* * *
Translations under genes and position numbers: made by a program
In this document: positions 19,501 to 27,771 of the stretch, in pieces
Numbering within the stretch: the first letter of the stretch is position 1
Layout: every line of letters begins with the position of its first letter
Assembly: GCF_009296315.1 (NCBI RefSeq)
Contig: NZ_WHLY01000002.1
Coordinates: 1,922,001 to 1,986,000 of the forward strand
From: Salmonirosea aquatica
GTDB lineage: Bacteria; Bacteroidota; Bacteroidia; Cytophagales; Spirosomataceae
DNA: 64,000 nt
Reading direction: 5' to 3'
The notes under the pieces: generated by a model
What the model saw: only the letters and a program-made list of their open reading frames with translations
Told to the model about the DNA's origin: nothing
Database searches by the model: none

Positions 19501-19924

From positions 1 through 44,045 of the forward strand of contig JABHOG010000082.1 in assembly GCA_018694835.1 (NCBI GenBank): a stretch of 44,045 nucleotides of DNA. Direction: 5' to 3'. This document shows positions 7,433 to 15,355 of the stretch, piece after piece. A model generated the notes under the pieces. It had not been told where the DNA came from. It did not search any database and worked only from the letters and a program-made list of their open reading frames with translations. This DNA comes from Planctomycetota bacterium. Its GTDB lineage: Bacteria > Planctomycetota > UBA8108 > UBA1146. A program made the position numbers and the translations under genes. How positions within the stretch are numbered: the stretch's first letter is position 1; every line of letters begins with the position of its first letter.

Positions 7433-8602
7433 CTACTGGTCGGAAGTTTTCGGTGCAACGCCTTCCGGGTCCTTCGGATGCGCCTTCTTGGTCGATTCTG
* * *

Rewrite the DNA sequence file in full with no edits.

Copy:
Translations under genes and position numbers: made by a program
In this document: positions 19,501 to 27,771 of the stretch, in pieces
Numbering within the stretch: the first letter of the stretch is position 1
Layout: every line of letters begins with the position of its first letter
Assembly: GCF_009296315.1 (NCBI RefSeq)
Contig: NZ_WHLY01000002.1
Coordinates: 1,922,001 to 1,986,000 of the forward strand
From: Salmonirosea aquatica
GTDB lineage: Bacteria; Bacteroidota; Bacteroidia; Cytophagales; Spirosomataceae
DNA: 64,000 nt
Reading direction: 5' to 3'
The notes under the pieces: generated by a model
What the model saw: only the letters and a program-made list of their open reading frames with translations
Told to the model about the DNA's origin: nothing
Database searches by the model: none

Positions 19501-19924

From positions 1 through 44,045 of the forward strand of contig JABHOG010000082.1 in assembly GCA_018694835.1 (NCBI GenBank): a stretch of 44,045 nucleotides of DNA. Direction: 5' to 3'. This document shows positions 7,433 to 15,355 of the stretch, piece after piece. A model generated the notes under the pieces. It had not been told where the DNA came from. It did not search any database and worked only from the letters and a program-made list of their open reading frames with translations. This DNA comes from Planctomycetota bacterium. Its GTDB lineage: Bacteria > Planctomycetota > UBA8108 > UBA1146. A program made the position numbers and the translations under genes. How positions within the stretch are numbered: the stretch's first letter is position 1; every line of letters begins with the position of its first letter.

Positions 7433-8602
7433 CTACTGGTCGGAAGTTTTCGGTGCAACGCCTTCCGGGTCCTTCGGATGCGCCTTCTTGGTCGATTCTG